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Students’ satellite mission explores earliest universe

A new program provides undergraduates, graduate students and postdoctoral researchers from the College of Engineering and the College of Arts and Sciences with hands-on experience in developing innovative small spacecraft missions in high-priority areas of space science.

The Cornell SmallSat Mission Design School (SMDS), began this summer with Cornell students, but in future years will be open to students and research professionals from universities all over the world.

Cornell is one of few universities with world-class expertise in both space science and spacecraft engineering, said Elaine Petro, assistant professor in the Sibley School of Mechanical and Aerospace Engineering and faculty lead.

“Using real NASA flight opportunities as the design guidelines, the interdisciplinary team produces an end-to-end mission that will deliver new astrophysical knowledge under strict budgetary, size and time limits,” Petro said.

Launch opportunities to low-Earth orbit are becoming increasingly available, leading to the explosive growth of small satellite deployment. The SMDS program focuses on building a mission concept that could be developed as a proposal to the recently launched Astrophysics Pioneers category of missions by NASA.

The inaugural SMDS cohort chose to develop a mission to probe the earliest universe – the so-called ‘dark ages,’ when the universe was still cooling from its initial formation, and before the appearance of the first stars and galaxies. To study this time, measurements must be made in radio frequencies, and since these would be interfered with by radio transmissions from the Earth, the best place to make these measurements is behind the moon.

“The mission concept the students designed would be an important step towards future, large-scale missions currently being considered by NASA and others,” said Dmitry Savransky, associate professor in the Sibley School and the Department of Astronomy (A&S) and part of the faculty team supporting the program. “It would measure the level of radio noise from all relevant sources that these future missions would have to contend with in order to make new discoveries about the earliest universe.”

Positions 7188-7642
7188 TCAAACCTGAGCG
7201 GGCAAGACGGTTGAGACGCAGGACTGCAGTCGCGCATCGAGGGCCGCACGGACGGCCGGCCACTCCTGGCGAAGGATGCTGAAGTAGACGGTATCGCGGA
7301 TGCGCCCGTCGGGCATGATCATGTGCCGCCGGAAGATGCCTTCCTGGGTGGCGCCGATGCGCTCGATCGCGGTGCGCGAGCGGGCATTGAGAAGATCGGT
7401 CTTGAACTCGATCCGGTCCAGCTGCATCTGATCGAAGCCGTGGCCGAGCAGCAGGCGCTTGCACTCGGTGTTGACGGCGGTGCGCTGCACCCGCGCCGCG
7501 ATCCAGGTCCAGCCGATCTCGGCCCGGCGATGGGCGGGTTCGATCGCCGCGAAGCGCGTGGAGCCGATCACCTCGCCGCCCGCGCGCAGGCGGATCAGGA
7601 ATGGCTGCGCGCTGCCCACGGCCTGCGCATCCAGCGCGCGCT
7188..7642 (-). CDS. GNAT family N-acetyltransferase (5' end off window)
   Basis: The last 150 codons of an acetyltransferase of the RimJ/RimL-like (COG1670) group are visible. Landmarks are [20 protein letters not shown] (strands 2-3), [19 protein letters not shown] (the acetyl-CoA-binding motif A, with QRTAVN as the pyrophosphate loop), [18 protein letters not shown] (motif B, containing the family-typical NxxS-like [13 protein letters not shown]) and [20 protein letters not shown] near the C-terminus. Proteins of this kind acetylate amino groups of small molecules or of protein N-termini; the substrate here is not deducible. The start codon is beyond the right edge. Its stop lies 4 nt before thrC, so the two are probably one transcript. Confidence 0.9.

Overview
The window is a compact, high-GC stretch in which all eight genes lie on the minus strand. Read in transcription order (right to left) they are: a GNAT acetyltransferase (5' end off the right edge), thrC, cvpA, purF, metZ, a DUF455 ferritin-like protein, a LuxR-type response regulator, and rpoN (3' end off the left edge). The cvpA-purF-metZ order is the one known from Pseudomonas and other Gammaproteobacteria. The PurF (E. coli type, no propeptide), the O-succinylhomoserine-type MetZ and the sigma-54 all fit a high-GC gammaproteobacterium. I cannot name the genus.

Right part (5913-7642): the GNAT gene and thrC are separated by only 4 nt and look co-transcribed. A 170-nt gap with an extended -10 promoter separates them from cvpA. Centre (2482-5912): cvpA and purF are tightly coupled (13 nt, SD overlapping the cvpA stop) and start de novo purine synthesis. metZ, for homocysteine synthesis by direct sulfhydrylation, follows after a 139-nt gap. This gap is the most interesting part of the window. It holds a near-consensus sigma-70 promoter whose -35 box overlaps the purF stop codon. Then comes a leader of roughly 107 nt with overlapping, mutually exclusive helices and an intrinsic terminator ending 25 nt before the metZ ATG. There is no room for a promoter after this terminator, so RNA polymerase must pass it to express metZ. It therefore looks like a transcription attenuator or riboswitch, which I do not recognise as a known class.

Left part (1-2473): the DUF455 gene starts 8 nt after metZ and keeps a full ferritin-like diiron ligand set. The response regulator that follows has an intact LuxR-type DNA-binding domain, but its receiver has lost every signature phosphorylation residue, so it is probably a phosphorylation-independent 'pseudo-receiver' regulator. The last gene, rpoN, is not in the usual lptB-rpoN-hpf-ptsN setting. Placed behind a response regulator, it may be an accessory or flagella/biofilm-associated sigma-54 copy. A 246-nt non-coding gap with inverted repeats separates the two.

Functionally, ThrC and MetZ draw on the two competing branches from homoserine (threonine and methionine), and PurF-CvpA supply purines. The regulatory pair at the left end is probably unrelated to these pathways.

During the first six weeks of the program, the cohort attended lectures from experts in the field then split into subteams to address different areas of the spacecraft design. The following two weeks consisted of active work on the spacecraft design and culminated in a final presentation.

The final presentation was reviewed by a committee of faculty in the field and industry professionals, including Ball Aerospace, the inaugural sponsor of SMDS. The cohort is expected to produce a paper to be submitted to Acta Astronautica.

“Key to the success of this school was having a team of mentors spanning both science and engineering disciplines with a wealth of experience working on NASA missions,” said SMDS team member Nikole Lewis, assistant professor of astronomy and deputy director of the Carl Sagan Institute (A&S). “Under the guidance of the mentors, the students certainly got an opportunity to engage in a true-to-life experience in pulling together a mission proposal. Although they were presented with many challenges in developing their mission, I hope that this experience will encourage their further participation in small satellite mission teams.”

In parallel with the main design project, the participants took part in a public engagement workshop, delivered by Ithaca’s Sciencenter and funded by Cornell’s Office of Engagement Initiatives. Participants learned about hands-on communication techniques and developed their own demonstrations for delivery to the public.

The program is led by faculty from both the Department of Astronomy and the Sibley School of Mechanical and Aerospace Engineering, most of whom are members of the Carl Sagan Institute, an interdisciplinary group founded to find life in the universe.

The SMDS team includes Mason Peck, the Stephen J. Fujikawa ’77 Professor of Astronautical Engineering in the Sibley School; Alex Hayes, associate professor in the Department of Astronomy and director of the Cornell Center for Astrophysics and Planetary Science (A&S); Andrew van Paridon, visiting lecturer in the Sibley School; and doctoral candidate Josh Umansky-Castro (Sibley School).

Erin Philipson is a communications specialist for the College of Engineering.

Media Contact

Jeff Tyson